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Chapter 8½ Structural Levels of the PDP-8 111

conveniently represents the constitutent objects of each level and their interconnection at the next highest level.

The PMS Level

The PDP - 8 computer in PMS notation is:

As an example of PMS structure, the LINC-8-338 is shown in Fig. 2; it consists of three processors (designated P): Pc(' LINC), Pc(' PDP-8), and P.display( '338). The LINC processor is a very capable processor with more instructions than the PDP-8 and is available in the structure to interpret programs written for the LING. Because of the rather limited instruction set being interpreted, one would hardly expect to find all the components present in Fig. 2 in an actual configuration.

The switches (S) between the memory and the processor allow eight primary memories (Mp) to be connected. This switch, in PMS called S(' memory Bus; 8 Mp; 1 Pc; time-multiplexed; 1.5 m s/word), is actually a bus with a transfer rate of 1.5 microseconds per word. The switch makes the eight memory modules logically equivalent to a single 32,768-word memory module. There are two other connections (a switch and a link) to the processor excluding the console. They are the S(' I/O Bus) and L(' Data Break; Direct Memory Access) for interconnection with peripheral devices. Associated with each device is a switch, and the I/O Bus links all the devices. A simplified PMS diagram (Fig. 3) shows the structure and the logical-physical transformation for the I/O Bus, Memory Bus, and Direct Memory Access link. Thus, the I/O Bus is:

The I/O Bus is nearly the same for the PDP-5, 8, 8/S, 8/I, and 8/L. Hence, any controller can be used on any of the above computers provided there is an appropriate logic level converter (PDP-5, 8, and 8/S use negative polarity logic; the 8/I and 8/L, positive logic). The I/O Bus is the link to the controllers for processor-controlled data transfers. Each word transferred is designated by a processor in-out transfer (IOT) instruction. Due to the high cost of hardware in 1965, the PDP-8 I/O Bus protocol was designed to minimize the amount of hardware to interface a peripheral device. As a result, only a minimal number of control signals were defined with the largest portion of I/O control performed by software.

A detailed structure of the processor and memory (Fig. 4) shows the I/O Bus and Data Break connections to the registers and control in the notation used in the initial PDP-8 reference manual. This diagram is essentially a functional block diagram. The corresponding logic for a controller is given in Fig. 3 in terms of logic design elements (ANDs and ORs). The operation of the I/O Bus starts when the processor sends a control signal and sets the six I/O selection lines (IO. SELECT <0:5>) to specify a particular controller. Each controller is hardwired to respond to its unique 6-bit code. The local control, K[k], select signal is then used to form three local commands when ANDed with the three IOT command lines from the processor. These command lines are called IO. PULSE, 1, IO. PULSE. 2, and IO. PULSE.4. Twelve data bits are transmitted either to or from the processor, indirectly under the controller's control. This is accomplished by using the AND/OR gates in the controller for data input to the processor, and the AND gate for data input to the controller. A single skip input is used so that the processor can test a status bit in the controller. A controller communicates back to the processor via the interrupt request line. Any controller wanting attention simply ORs its request signal into the interrupt request signal. Normally, the controller signal causing an interrupt is also connected to the skip input, and skip instructions are used in the software polling that determines the specific interrupting device.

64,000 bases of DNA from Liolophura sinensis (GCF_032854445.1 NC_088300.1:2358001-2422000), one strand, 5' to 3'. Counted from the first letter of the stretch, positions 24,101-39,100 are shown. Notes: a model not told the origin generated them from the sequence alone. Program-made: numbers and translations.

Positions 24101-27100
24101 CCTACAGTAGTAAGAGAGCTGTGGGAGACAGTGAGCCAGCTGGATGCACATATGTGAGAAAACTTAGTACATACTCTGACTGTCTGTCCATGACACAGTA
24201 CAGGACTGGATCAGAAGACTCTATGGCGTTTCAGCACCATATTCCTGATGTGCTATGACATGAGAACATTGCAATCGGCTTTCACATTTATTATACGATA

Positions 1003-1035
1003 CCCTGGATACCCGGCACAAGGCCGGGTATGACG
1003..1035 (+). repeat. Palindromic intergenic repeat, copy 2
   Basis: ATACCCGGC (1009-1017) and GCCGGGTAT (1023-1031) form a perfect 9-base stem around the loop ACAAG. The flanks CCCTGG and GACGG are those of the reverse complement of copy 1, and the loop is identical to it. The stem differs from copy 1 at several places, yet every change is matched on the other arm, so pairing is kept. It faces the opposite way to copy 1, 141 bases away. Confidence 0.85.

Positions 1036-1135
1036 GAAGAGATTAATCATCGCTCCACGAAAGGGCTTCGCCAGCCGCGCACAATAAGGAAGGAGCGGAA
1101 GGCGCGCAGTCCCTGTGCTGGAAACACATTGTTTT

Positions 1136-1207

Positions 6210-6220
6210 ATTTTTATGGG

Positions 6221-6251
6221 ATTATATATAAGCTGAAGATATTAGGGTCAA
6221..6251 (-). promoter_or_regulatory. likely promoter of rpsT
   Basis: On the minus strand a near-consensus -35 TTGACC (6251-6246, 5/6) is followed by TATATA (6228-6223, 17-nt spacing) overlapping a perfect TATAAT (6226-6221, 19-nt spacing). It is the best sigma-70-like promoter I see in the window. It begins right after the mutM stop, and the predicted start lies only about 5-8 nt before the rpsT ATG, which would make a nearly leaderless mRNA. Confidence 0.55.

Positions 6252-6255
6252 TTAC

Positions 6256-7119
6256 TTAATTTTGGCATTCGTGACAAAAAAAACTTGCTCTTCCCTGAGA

The Data Break input for Direct Memory Access provides a direct access path for a processor or a controller to memory via the processor. The number of access ports to memory can be expanded to eight by using the DM01 Data Multiplexer, a switch. The DM01 port is requested from a processor (e.g., LINC or Model 338 Display Processor) or a controller (e.g.', magnetic tape). A processor or controller supplies a memory address, a read or write access request, and then accepts or supplies data for the accessed word. In the configuration (Fig. 1), Pc[' LINC] and P[ '338] are connected to the multiplexer and make requests to memory for both their instructions and data in the same way as the PDP-8 processor. The global control of these processor programs is via the processor over the I/O Bus. The processor issues start and stop commands, initializes their state, and examines their

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